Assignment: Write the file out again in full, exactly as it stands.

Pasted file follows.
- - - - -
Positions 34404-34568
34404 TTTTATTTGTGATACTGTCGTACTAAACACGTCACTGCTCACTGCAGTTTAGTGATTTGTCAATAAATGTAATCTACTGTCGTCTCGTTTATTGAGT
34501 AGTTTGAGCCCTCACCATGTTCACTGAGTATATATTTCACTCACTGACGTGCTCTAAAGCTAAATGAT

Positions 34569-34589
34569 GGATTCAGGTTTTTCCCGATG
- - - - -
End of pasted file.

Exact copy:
Positions 34404-34568
34404 TTTTATTTGTGATACTGTCGTACTAAACACGTCACTGCTCACTGCAGTTTAGTGATTTGTCAATAAATGTAATCTACTGTCGTCTCGTTTATTGAGT
34501 AGTTTGAGCCCTCACCATGTTCACTGAGTATATATTTCACTCACTGACGTGCTCTAAAGCTAAATGAT

Positions 34569-34589
34569 GGATTCAGGTTTTTCCCGATG